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Election nostalgia (2)

On election day, my mother sent  me to my Cruz grandmother who lived on Valenzuela Street in Santa Mesa; she had to make the rounds of polling places with my stepfather.  Everyone was expecting massive fraud and violence, the apprehension was palpable. In hindsight, I think we were all conditioned to expect the worst, but  as it turned out, Pres. Quirino had fallen ill and was in  hospital during the campaign, in painful contrast to his energetic, young rival who was photographed all over the countryside, mobbed by adoring masses who tore  at his shirt; they couldn’t have enough of Ramon Magsaysay.

Radio commentators made hysterical reports about Mindanao where even the birds, bees, and the dead were voting. For the first time, I heard the term “flying voters.”  As the counting began, my cousins and I were glued to the radio; my enthusiasm must have been contagious. We listened to Francisco Soc Rodrigo’s insightful commentaries while waiting for electoral results that arrived in spurts and trickles.    At bedtime, they were still counting but it was obvious that “My Guy” was well on his way to becoming the new president.  An aunt became rather annoyed at all the noise we children were making; she had to go to work the next day and ordered us to turn off the radio.  With sweet defiance, we begged grandma to allow us to wait for the results and in a drowsy monotone; she ordered Auntie,  “Pabayaan mong makinig ang mga bata…”

Once, at the Santa Mesa HQ, I saw some newshens reading a magazine  and commenting on an article titled “Cold War” in bold red letters.  I did not know that the world had been divided between the USA and the USSR, that it had become bi-polar.  That was probably why the presidential election was so  crucial. Neither did I know that the secretary of national defense whom we all wanted to be the next president had been “anointed” by the USA. When Ramon Magsaysay won, the Philippines became the “showcase of democracy,” the heartland of freedom in a vast region that was supposed to be turning red, communist red, according to America’s perspective.  Later, in college, I learned about the “domino theory”; the dominoes were Sukarno  (Indonesia), Norodom Sihanouk (Cambodia), Ho Chi  Minh (Vietnam), Souvanna Phouma (Laos), members  all of the “Non-Aligned Movement” that saw light in Bandung, Indonesia. If one of them were to fall into communist hands,  the rest  would follow, like “dominoes.”  Ramon Magsaysay as  president of the Philippines was the veritable advance guard that would reverse the menacing red tide.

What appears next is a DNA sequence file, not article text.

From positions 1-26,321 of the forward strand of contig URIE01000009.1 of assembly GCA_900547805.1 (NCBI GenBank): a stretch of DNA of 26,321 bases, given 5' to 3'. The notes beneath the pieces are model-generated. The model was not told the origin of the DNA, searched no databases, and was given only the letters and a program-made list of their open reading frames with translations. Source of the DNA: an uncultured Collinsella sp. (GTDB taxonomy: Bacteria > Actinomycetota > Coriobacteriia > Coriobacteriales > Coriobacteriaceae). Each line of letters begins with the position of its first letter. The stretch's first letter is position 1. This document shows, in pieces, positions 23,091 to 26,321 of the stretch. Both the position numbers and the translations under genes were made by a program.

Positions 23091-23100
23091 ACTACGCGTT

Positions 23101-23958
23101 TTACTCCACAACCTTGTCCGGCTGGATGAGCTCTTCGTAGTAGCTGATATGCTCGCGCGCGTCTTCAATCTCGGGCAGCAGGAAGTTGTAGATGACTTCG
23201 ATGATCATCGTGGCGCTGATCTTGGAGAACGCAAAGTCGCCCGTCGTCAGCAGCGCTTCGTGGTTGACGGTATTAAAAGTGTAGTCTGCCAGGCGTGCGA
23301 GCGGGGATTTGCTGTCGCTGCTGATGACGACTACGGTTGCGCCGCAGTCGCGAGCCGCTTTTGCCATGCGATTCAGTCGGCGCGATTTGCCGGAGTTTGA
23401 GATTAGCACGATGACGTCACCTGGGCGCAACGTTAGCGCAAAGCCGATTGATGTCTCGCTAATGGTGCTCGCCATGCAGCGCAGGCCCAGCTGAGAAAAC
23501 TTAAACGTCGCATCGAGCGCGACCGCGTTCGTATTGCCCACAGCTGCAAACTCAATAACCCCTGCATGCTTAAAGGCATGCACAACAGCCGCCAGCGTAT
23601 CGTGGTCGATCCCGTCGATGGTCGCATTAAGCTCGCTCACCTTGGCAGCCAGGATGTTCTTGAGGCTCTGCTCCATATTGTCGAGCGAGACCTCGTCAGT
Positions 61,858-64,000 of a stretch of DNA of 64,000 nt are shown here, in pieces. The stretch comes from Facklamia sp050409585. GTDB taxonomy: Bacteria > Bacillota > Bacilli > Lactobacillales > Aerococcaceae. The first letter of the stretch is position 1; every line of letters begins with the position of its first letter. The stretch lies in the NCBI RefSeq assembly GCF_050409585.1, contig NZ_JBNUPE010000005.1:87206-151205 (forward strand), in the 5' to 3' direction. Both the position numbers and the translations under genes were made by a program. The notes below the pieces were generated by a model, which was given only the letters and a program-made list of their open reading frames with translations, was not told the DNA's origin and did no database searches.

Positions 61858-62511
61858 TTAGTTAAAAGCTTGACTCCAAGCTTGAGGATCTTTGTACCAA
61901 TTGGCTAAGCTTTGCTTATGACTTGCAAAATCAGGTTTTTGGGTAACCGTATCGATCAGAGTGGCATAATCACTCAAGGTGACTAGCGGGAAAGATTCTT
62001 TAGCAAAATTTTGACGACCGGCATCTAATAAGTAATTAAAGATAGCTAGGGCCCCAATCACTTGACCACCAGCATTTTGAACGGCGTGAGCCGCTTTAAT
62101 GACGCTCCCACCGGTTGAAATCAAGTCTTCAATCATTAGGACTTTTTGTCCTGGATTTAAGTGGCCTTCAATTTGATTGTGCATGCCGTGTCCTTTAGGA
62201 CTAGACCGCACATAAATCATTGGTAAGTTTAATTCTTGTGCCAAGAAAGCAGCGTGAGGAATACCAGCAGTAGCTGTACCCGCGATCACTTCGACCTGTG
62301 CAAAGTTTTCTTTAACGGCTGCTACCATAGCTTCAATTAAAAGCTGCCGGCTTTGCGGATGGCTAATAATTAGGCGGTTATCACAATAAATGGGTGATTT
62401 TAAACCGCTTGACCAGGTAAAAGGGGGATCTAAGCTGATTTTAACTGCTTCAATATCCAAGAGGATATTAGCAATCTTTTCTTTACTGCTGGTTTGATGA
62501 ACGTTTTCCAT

After Magsaysay’s inauguration, Mrs. Luz Banzon Magsaysay, the First Lady, invited the newshens of the Santa Mesa HQ to tea at the “Pangrap” guesthouse in Malacanang. My mother brought me along; she felt I deserved it and we had a photo taken with Mrs. Magsaysay. Soon after, my uncle, Leon Ma. Guerrero, was appointed undersecretary of foreign affairs and his immediate boss, Raul Manglapus, secretary of foreign affairs, was also an uncle from the Cruz side of the family.

The press lionized Tito Leoni and my grandmother lovingly   clipped and pasted all those articles in a special album. (She did the same for me when I became Miss Philippines and Miss International). There were dinner parties in the south wing of my grandfather’s house on Donada Street, which Tito Leoni and his wife Anita Corominas  occupied. I was not invited to any, so the morning after, I would wake up before the servants to rummage through bread baskets for half-eaten dinner rolls, fascinated by the detritus of  banquets I had missed.

Then the undersecretary was invited to  a university and his speech, “Asia for the Asians,” which he had not cleared with Pres. Magsaysay, immediately sparked a frightful controversy. The undersecretary of foreign affairs was echoing the spirit of Bandung, reprehensible in a Cold War setting! As a young lawyer, Leon Ma. Guerrero worked with Don Claro M. Recto, an outstanding nationalist; he was known as Recto’s “ideological protégé.” Significantly, Recto and other nationalistic political leaders did support Ramon Magsaysay, hoping to wrest him from American control.  Instead firing him unceremoniously, Pres. Magsaysay sent Tito Leoni to the Court of Saint James as the first Philippine ambassador to Great Britain and concurrently to the Scandanavian countries.  Pres. Ramon Magsaysay could not have chosen a more qualified Filipino for the post. Soon enough, I forgave him for sending my favorite uncle into exile and like all other Filipinos,I was devastated by his untimely demise.   I never regretted joining the “Magsaysay for President” campaign, but I have radically changed my mind about Pres. Elpidio Quirino and regret that at the height of that frenzied electoral campaign I had named a toy alligator EQ. Both presidents loved the country; both   were collateral damage of the Cold War.  (ggc1898@gmail.com)